Tuesday, July 30, 2013

CSA Newsletter

squash blossoms
Greetings from the Garden!  This week's box has tomatoes, cucumbers, zucchini, lettuce, Chinese cabbage, bok choy, turnips and beets, green onions, basil.

Field Notes.  Well, it has been dry.  Monday night's rain was about a half inch.  Optimum rainfall for growing food is an inch each week.  Although we started the season wet and cool, Ken cannot remember measurable precipitation since early July.  What has saved us has been the years of growing the organic matter in the soil.  Ken read last winter that for each percentage point of organic matter, the soil can hold an inch of water.  So our 6% organic matter provides a buffer when there is no rain.  Other farmers are often shocked at how little we irrigate.  This is the reason why.

corn, potatoes, squash
The cool nights have been nice for sleeping, but they really have stalled the ripening of crops like tomatoes and peppers that like it hot.  We actually experienced a period of dropped blossoms on beans and hot weather plants.  This means a gap in production.  Temperatures did not read above 90 or below 50 degrees, so we are wondering if all our pollinators chose the basswood blossoms over our vegetables!  We encourage native pollinators and have seen bumble bees this season, and Ken has been adding supers to his hives, so the honey bees are busy, too.  We are hoping for a good honey year.  

planting future greens
Field work continues.  Thank you to all who have helped us in catch up due to Ken's horrible reaction to a spider bite.  He is continuing to get better, but tires easily.  This week we will be harvesting the main crop of onions, and then focus shifts to fall crops.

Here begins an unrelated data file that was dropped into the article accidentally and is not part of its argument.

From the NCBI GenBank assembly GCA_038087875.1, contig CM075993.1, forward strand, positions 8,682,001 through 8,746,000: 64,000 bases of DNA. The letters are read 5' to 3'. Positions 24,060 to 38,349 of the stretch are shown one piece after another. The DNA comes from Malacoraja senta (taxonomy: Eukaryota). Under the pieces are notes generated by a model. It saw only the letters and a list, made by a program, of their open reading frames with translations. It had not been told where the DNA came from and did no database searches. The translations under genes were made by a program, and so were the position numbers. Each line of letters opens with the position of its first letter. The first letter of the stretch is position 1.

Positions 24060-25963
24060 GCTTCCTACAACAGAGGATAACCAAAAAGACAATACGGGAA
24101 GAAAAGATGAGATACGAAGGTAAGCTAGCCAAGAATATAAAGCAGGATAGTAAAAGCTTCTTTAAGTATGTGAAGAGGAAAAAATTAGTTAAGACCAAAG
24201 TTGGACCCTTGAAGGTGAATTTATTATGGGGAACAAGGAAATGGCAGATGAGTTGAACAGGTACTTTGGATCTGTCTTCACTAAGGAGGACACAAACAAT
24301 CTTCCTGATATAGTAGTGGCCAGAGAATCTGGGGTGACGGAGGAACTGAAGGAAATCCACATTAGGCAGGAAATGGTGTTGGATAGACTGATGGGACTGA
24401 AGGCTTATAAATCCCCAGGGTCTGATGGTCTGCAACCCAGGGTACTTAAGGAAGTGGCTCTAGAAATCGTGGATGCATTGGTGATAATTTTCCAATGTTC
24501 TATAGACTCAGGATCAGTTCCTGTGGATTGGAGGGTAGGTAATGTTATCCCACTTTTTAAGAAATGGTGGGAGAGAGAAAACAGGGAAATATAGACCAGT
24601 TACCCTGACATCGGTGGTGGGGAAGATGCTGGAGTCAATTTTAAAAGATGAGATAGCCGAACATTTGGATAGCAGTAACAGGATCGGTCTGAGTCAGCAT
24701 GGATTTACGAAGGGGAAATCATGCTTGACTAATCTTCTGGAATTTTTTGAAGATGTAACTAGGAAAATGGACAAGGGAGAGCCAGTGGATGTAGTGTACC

From the Kitchen.  Once the hot weather crops start, I shift focus from lettuce salads to other options - tomato salad, cucumber salad, grilled vegetables like zucchini, and other greens like Chinese cabbage, cabbage, bok choy,  kale and chard - salads and slaws.

zuchetta and "regular" zucchini
 One of our favorite summer squashes is an Italian variety called zuchetta or trombochino. This long summer squash has all its seeds on the bulbous blossom end.  The flesh is firm and stays firm - great for grilling or ratatouille.

Last week I made a tomato salad (from the blemished tomatoes).  I use a combination of balsamic vinegar and olive oil with finely sliced ribbons of basil.  After I served it the guests asked me to bring it to their pot luck! A friend does the same combination, but instead of wedges he slices tomatoes, drizzles the dressing between and reassembles them.  He serves by slicing with a sharp knife - very beautiful presentation.

'Til next Week, 

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